Things weren’t always like this.  Before Alex saw a brutal murder, before a man he put in jail wanted him dead, before he and his mother had to keep running to stay alive, life was normal.

Although many of the ideas in the book were far-fetched, Fakie had a fast-paced, suspenseful, and interesting plot.  Combined with its short length (142 pages), I would recommend it to boys, especially reluctant readers.

Golden Sower Honor Book

 

Savvy by Ingrid Law

Mibs (short for Mississippi) is about to turn 13.  For the Beaumonts, turning 13 is a big deal, but not because they are teenagers.  This is the day the savvy is revealed.  Her brother caused a massive hurricane on his 13th and the family was never the same.

The day before Mibs’ birthday, they find out their father has been in a major car accident and is in a coma in Salina, Kansas.  When the younger kids are left behind with the preacher’s wife, Mibs realizes her savvy could be just the thing to save her father’s life.

The Beaumont and the preacher’s kids stow away on a pink Bible bus and set out on an unexpected journey that will change all of their lives.  Will they make it in time for Mibs to save Poppa?

I didn’t love this book.  It was a decent coming-of-age story about a girl who realizes she is no longer a child with some magic thrown in.  Being a Nebraska native, I wasn’t a fan of portrayal of Nebraskans either.  (I’ve never told anyone to “get frittered.”)

2009 Newbery Honor Book

2010-2011 Golden Sower Honor Book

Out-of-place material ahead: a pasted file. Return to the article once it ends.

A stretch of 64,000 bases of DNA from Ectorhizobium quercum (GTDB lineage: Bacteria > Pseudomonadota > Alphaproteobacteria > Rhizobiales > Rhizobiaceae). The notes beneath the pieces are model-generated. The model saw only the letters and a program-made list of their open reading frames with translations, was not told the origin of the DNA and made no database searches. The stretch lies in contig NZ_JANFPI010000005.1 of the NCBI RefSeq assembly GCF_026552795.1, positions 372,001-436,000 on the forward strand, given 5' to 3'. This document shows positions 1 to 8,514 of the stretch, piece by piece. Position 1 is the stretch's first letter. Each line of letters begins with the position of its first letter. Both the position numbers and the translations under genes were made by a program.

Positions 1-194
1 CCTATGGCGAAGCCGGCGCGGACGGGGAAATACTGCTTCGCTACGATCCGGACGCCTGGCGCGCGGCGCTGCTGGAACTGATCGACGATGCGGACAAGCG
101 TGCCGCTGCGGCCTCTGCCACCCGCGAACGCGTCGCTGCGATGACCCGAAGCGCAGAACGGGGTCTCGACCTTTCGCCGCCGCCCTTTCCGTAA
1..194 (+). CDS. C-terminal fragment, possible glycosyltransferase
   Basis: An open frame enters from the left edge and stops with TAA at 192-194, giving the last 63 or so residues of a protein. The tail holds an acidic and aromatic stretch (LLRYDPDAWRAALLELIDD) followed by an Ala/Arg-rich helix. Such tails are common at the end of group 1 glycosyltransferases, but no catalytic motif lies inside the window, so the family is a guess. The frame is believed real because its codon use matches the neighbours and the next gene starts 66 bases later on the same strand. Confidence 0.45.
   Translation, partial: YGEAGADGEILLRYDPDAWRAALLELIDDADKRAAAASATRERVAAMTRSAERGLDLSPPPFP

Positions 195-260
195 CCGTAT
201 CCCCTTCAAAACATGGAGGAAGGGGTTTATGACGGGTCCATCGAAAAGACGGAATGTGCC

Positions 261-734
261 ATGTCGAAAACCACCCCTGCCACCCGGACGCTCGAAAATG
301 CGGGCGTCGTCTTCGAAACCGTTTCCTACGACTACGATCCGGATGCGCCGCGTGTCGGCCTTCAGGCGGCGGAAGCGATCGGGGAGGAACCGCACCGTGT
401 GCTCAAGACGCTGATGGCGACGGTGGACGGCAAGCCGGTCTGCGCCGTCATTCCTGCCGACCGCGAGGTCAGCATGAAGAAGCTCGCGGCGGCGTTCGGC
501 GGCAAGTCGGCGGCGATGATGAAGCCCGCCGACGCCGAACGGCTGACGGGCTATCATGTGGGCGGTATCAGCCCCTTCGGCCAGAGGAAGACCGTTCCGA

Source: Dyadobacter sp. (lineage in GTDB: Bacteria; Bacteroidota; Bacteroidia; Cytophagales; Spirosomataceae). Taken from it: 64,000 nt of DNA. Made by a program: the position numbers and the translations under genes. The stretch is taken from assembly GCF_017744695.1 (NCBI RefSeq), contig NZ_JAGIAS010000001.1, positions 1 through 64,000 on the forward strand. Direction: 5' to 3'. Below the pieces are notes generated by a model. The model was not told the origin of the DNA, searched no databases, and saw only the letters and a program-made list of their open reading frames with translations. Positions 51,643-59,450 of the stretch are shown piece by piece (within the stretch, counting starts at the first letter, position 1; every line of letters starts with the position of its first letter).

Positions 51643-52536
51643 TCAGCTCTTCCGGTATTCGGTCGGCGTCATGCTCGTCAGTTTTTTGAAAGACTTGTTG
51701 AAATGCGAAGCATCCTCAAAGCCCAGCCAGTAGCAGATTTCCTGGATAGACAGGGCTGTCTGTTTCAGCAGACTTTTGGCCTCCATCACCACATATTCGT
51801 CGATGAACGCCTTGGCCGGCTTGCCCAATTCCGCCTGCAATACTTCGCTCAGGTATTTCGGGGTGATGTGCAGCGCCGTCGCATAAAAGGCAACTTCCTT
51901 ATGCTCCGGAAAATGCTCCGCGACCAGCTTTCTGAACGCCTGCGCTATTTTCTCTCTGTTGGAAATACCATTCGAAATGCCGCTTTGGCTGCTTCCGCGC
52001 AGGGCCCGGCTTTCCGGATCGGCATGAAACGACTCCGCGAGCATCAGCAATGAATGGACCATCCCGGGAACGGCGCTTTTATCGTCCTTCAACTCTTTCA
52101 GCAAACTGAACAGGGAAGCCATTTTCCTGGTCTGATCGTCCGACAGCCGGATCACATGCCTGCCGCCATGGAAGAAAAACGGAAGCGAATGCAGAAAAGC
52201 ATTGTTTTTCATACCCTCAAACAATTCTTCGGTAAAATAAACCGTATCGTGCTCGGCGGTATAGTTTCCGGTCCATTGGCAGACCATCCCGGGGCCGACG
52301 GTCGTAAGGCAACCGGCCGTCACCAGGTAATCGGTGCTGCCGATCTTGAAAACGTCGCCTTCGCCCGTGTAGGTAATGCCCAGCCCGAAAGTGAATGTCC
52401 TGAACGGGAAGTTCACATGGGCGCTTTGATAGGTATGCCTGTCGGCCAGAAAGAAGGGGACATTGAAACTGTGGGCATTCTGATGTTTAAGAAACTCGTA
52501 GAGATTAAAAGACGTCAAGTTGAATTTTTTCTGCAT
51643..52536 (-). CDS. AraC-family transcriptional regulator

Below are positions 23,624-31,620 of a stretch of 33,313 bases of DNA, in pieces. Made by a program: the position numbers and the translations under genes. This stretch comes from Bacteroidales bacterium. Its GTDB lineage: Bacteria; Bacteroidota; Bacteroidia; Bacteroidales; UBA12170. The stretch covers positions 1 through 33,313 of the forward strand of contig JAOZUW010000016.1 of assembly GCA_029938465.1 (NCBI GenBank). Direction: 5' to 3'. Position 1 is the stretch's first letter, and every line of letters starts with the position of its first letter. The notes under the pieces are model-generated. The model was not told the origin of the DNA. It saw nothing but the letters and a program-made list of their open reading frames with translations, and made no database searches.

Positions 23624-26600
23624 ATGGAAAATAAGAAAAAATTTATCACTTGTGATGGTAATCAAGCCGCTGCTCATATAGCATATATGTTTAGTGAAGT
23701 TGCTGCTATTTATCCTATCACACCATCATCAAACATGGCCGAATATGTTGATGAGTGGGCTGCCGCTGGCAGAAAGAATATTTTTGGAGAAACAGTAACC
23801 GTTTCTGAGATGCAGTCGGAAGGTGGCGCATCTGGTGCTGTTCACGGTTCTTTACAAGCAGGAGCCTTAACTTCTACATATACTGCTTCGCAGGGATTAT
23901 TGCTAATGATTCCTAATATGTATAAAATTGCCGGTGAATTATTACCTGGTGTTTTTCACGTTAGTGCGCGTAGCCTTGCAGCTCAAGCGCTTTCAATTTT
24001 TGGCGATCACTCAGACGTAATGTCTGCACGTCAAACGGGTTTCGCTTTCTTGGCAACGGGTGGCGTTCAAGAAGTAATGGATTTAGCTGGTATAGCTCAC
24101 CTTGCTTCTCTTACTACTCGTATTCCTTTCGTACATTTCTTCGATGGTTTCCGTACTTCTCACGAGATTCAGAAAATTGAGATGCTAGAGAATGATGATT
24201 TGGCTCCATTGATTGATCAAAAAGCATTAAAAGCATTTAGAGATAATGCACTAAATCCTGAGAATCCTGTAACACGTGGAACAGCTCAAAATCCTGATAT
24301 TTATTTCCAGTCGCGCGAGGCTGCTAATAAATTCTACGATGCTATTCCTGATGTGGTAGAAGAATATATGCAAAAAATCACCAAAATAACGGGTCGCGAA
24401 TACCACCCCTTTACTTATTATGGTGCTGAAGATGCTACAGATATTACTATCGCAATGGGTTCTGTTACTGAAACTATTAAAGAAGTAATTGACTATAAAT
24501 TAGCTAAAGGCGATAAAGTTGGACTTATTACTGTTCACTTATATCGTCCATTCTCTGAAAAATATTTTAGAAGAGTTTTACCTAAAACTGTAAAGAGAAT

Hank Zipzer: Niagara Falls- Or Does It? May 11, 2011

Hank Zipzer is supposed to write five paragraphs about his summer.  Five!  Impossible!  Instead, Hank comes up with a great idea.  Instead of doing a boring essay, he’ll build a working model of his summer vacation to Niagara Falls.  With the help of his friends Frankie and Ashley, he just might pull it off.  Or he might have a disaster on his hands.

This was a quick read that is funny but touches on the “learning differences” some students have that make a five paragraph essay seem impossible.  The main character had a great voice and the plot was authentic.  (Hank is the class clown to cover up his difficulties with school and his parents assume he doesn’t do well because he is lazy.)  This is a great book, especially for reluctant readers and boys.

 

Please Ignore Vera Dietz by A.S. King May 10, 2011

Please ignore Vera Dietz.  Please ignore Vera Dietz.  This is Vera’s mantra as she navigates her senior year of high school.  The book begins at her best friend Charlie’s funeral.  Vera knows things that led up to Charlie’s death, but she isn’t telling anyone.  Yet.  This is why Charlie must haunt her until she clears his name.  So Vera Dietz, high school senior and pizza delivery technician has to deal with her father, her job, and Jenny Flick and the other Detentionheads with a ghost breathing down her neck.

With an absentee mother and a dead friend, I was worried that this would be another formulaic teen novel, but Please Ignore Vera Dietz redeemed itself over and over.  I liked that Vera upheld her values, even when she was tempted to do otherwise and that she was a little rebellious without being obnoxious.   Vera was a likeable, realistic character and the pacing was well done.